Actually, I liked the “explanation” in the first “Cube” better, where it was mentioned that the cubes were something of a money sinkhole, and now that it had been built, the builders simply had no practical use for it, so just tossed in some guinea pigs to make it useful. As such, the overreaching explanations in “Hypercube”, and now the even more muddled history of “Cube Zero”, only further dilutes the already meaningless purpose of Vincenzo Natali’s original film. Why try to imprint meaning onto something that was never meant to have meaning in the first place? As Freud once said, sometimes a cigar is just a cigar. And sometimes a pointless movie about people trapped in a series of cube-shaped rooms is just a pointless movie about people trapped in a series of cube-shaped rooms.
While the bodycount isn’t higher in “Cube Zero”, there is definitely more blood and gore, although no T&A to speak off. The film opens the same way all the “Cube” films do, with a Red Shirt prisoner stumbling into a booby trap while discovering, boot in hand. In this case, it’s a spray of acid that literally dissolves the man into a puddle of melted bone, skin, and flesh. Disgusting stuff, to be sure. Later, there’s a “slice and dice” booby trap that harkens back to the “slice and dice” trap used by Natali in the first “Cube”, which makes the point that there’s so little room for the series to go, that they’re reusing booby traps from previous films.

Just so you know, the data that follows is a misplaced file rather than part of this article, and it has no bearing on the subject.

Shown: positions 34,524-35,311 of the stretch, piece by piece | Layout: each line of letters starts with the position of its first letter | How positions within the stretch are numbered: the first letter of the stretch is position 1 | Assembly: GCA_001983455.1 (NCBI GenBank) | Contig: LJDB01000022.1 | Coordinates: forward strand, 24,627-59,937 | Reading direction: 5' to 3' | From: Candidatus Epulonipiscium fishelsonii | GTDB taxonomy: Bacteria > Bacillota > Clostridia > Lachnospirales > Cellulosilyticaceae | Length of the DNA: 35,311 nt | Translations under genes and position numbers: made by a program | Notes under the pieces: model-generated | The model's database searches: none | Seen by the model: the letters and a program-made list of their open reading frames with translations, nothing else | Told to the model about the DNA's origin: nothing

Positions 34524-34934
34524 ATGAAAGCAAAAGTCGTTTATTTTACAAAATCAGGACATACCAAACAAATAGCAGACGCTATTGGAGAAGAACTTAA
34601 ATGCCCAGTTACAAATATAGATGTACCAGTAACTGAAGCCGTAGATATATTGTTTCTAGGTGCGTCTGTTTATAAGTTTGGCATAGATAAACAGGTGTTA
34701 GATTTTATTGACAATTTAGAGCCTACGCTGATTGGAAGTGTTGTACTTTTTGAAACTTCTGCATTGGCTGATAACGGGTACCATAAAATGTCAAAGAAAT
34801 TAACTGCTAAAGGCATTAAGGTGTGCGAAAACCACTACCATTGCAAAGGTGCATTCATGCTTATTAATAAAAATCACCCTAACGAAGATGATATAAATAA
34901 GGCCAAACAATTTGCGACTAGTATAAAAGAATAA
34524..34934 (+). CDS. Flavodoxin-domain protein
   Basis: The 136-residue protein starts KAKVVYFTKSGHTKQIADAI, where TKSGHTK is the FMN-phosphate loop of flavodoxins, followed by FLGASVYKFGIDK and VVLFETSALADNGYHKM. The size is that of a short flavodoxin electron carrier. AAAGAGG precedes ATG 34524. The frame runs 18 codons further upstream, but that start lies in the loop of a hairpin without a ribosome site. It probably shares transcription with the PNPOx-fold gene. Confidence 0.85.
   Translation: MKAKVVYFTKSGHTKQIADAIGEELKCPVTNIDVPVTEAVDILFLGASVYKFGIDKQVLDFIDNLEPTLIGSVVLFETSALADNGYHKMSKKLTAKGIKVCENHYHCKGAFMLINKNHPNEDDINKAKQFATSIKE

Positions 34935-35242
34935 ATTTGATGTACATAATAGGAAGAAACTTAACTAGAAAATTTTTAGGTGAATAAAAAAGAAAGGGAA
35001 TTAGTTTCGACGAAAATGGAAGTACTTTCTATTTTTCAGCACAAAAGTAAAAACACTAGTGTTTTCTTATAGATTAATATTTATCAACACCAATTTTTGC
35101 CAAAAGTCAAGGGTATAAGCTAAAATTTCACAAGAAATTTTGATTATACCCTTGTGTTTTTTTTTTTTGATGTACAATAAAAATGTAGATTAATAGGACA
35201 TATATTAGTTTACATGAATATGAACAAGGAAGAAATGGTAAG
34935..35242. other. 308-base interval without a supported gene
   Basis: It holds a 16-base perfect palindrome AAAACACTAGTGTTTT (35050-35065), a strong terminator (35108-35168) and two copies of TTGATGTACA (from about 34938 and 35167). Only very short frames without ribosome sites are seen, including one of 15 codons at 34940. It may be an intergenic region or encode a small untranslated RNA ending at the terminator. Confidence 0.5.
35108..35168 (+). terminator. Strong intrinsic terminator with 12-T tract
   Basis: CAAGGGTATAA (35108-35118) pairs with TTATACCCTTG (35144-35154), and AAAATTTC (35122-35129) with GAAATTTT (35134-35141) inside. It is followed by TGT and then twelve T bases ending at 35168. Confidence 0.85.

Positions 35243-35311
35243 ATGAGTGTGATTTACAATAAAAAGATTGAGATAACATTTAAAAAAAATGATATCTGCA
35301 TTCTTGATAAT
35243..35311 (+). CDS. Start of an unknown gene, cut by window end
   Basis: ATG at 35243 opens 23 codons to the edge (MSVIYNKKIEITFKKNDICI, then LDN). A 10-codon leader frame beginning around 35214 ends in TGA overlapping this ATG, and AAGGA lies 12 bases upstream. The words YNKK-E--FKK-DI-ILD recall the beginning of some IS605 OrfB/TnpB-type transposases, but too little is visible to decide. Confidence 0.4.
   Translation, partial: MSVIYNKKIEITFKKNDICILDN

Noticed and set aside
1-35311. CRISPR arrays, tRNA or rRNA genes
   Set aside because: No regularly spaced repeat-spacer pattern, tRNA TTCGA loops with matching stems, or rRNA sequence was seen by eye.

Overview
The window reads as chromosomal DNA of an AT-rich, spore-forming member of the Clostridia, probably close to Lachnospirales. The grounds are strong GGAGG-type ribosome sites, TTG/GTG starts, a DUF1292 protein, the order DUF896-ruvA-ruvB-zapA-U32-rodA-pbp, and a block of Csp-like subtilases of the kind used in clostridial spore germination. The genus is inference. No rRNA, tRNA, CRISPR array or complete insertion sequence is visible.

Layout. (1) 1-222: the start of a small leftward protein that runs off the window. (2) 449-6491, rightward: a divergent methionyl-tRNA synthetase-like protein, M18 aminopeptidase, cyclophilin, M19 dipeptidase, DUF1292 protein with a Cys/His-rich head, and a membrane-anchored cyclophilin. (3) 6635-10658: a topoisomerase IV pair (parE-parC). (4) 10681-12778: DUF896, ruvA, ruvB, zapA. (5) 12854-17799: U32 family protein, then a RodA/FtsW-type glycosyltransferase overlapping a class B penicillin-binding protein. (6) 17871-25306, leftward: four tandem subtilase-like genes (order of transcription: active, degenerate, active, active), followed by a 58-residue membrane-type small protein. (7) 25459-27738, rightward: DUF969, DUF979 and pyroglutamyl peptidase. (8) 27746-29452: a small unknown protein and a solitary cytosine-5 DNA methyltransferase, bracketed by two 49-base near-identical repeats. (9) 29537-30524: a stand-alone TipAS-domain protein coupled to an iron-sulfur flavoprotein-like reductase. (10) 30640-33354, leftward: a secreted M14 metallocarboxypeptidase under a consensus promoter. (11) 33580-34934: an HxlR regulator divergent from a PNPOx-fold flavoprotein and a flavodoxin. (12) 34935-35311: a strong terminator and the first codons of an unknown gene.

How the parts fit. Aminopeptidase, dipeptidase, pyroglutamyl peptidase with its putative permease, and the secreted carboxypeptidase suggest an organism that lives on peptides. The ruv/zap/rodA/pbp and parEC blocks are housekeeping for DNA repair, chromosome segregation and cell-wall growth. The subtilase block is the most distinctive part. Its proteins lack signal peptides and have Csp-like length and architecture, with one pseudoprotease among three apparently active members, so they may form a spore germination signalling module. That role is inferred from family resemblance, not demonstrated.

More successful is the film’s look, which easily sells the idea that this is where the cubes began, with its bulky, iron metal look, as compared to the sleek metal of “Cube”, or the techie look of “Hypercube”. It also makes sense that the booby traps are less sophisticated here, relying on spewing acid, flamethrowers, flesh eating bacteria, and good ol fashion impaling spikes. And although the script offers little room for complex characters, the actors assembled for the job do well enough, especially Bennett as the brainiac with a conscience and Moore as the tough babe. Also of note is Michael Riley, literally chewing scenery as the one-eyed Mr. Jax, and David Huband, in an understated role as the morally vexed Dodd.
Without a doubt, “Cube Zero” is an improvement over “Hypercube”, helped by its “going back to basics” approach. The sequel also has a lot more humor than the previous two, and as mentioned, the exploits of Jax and his underlings, as well as that of Wynn’s reactions once inside the cube, makes “Cube Zero” more of a thriller-comedy than a straight thriller. As such, there’s less tension this time around, but that’s not a surprise since, essentially, we’ve already seen this movie two times already. The ending is needlessly muddled, doing that dance of, “Was it all a dream or wasn’t it?”
Meanwhile, I couldn’t help but notice that Barbarash failed to link his movie directly to Natali’s “Cube” via the fate of Wynn and a certain autistic character that would later show up in the original “Cube”. “Cube Zero” is supposed to be the prequel to “Cube”, after all, and the linkage would work, especially considering Wynn’s past as shown here.
Ernie Barbarash (director) / Ernie Barbarash (screenplay)
CAST: Zachary Bennett …. Eric Wynn
Stephanie Moore …. Cassandra Rains
Michael Riley …. Mr. Jax
Martin Roach …. Haskell
David Huband …. Dodd